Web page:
14. Hylean
    Hylean says:

    I am, once again, back to defend Lanie, because I honestly think your comments in this article were not fair. This is getting to be a habit with me, and I fully expect you to put me in my place, heh.

    We get it, you don’t like the character, but now you’re letting things slide with Perlmutter that you’d rip into her for, and somehow you think that the actress has some sway over her lines? That’s the only inference I can get from your comment over Perlmutter and the M.E. from the previous episode. If not, I’m not really sure how you can justify that remark.

    I enjoyed the review otherwise, but those snarky comments about Lanie just didn’t sit right with me. That said, it would be quite interesting to see why the writers give Perlmutter and Lanie such different dialogue as M.E.

  15. Jonathan Quist
    Jonathan Quist says:


    In some jurisdictions, 10-54 means “Livestock on highway”.

    So maybe 10-54-2 could be “Undeadstock on highway”?

  16. Lee Lofland
    Lee Lofland says:

    Not sure, Winter. I don’t see that “effect” at any medical resources, but I have seen it in a couple of unverified places.

    I do know, however, that the people I’ve seen who were under the influence of the drug did not obey a single command to stop hitting me… 🙂 And, believe me, I strongly suggested it several times.

  17. Sally Carpenter
    Sally Carpenter says:

    A great line from Martha: “If you want to see zombies, check out the red carpet at the Tony Awards.” Ha ha!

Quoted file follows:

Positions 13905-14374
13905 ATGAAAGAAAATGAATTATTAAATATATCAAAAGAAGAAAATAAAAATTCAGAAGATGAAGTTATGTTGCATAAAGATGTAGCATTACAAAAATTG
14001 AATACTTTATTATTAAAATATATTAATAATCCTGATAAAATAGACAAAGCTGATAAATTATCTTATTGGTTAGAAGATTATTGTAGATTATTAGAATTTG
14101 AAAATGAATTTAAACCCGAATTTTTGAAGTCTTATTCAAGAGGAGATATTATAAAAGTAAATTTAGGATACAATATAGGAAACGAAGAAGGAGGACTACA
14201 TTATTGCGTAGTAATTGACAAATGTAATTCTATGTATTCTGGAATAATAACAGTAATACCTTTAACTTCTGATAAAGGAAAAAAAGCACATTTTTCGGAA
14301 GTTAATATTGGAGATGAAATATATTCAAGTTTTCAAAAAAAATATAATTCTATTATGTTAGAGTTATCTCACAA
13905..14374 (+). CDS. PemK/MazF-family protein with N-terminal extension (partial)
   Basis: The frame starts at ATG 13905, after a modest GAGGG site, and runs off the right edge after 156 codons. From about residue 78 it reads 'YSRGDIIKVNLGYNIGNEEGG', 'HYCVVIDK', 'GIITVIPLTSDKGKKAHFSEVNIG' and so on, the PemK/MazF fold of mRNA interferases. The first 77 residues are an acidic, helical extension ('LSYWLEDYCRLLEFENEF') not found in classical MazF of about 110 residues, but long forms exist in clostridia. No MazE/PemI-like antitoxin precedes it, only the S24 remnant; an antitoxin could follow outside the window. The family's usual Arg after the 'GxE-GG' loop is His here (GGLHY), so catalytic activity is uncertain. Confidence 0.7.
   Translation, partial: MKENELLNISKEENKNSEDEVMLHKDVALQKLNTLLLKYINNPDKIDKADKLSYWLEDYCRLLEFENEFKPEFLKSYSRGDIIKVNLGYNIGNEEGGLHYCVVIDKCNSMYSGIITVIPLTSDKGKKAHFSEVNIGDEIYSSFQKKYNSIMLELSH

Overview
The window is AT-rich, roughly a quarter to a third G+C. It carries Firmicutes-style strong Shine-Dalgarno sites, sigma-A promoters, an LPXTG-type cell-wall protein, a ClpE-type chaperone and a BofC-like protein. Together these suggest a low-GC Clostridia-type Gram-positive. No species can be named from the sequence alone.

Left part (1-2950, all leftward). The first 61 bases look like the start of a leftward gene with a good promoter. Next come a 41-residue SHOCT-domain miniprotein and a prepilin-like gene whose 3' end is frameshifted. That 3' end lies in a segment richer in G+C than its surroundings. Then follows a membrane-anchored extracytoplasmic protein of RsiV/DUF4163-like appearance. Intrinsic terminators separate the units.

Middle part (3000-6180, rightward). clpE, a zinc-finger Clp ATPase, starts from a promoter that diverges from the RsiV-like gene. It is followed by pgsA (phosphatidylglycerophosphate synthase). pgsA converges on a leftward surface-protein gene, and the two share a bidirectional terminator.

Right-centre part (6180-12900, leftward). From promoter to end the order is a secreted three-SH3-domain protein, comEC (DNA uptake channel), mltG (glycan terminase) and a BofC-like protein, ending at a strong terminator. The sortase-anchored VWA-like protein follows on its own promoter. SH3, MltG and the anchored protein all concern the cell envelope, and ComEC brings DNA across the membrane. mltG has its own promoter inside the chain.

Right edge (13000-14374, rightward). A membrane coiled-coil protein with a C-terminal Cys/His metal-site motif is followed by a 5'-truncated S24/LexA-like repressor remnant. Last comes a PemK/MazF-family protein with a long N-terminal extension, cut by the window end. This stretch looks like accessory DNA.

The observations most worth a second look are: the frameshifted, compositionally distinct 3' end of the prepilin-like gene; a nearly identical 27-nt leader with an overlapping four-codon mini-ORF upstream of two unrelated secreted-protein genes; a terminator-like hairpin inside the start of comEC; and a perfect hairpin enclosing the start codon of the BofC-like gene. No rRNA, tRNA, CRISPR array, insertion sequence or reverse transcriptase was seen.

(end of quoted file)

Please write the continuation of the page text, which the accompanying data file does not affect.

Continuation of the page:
Another good line is where Rick admits he doesn’t believe in zombies but he’s just saying it to annoy Kate. Hee hee!
    Too bad we had to wade through so many mediocre episodes this season to finally get a good one. Fun fun fun!
    If the drug leaves a person suspectible to suggestion, would that person commit murder if they have strong moral/ethical values? I believe a hypnotized person will not commit an action that they would not do on their own volition.
    I think the real reason Alexis is going to Columbia U is so she will be on the show next season.
    Let’s have Rick and Kate play laser tag!
    So in next week’s episode they may finally “do it.” My concern is, where does that leave them for season five? Will they pull apart again as they “figure out where this is going”? Will Alexis get her own apartment and Kate move in? With all that’s gone on this season, I can’t see the two going back to “being friends.”
    Yes, I loved Perlmutter too. Is Lanie being eased out of the show? Since she’s no longer in relationship with Espisito, there’s no reason to keep her on the show.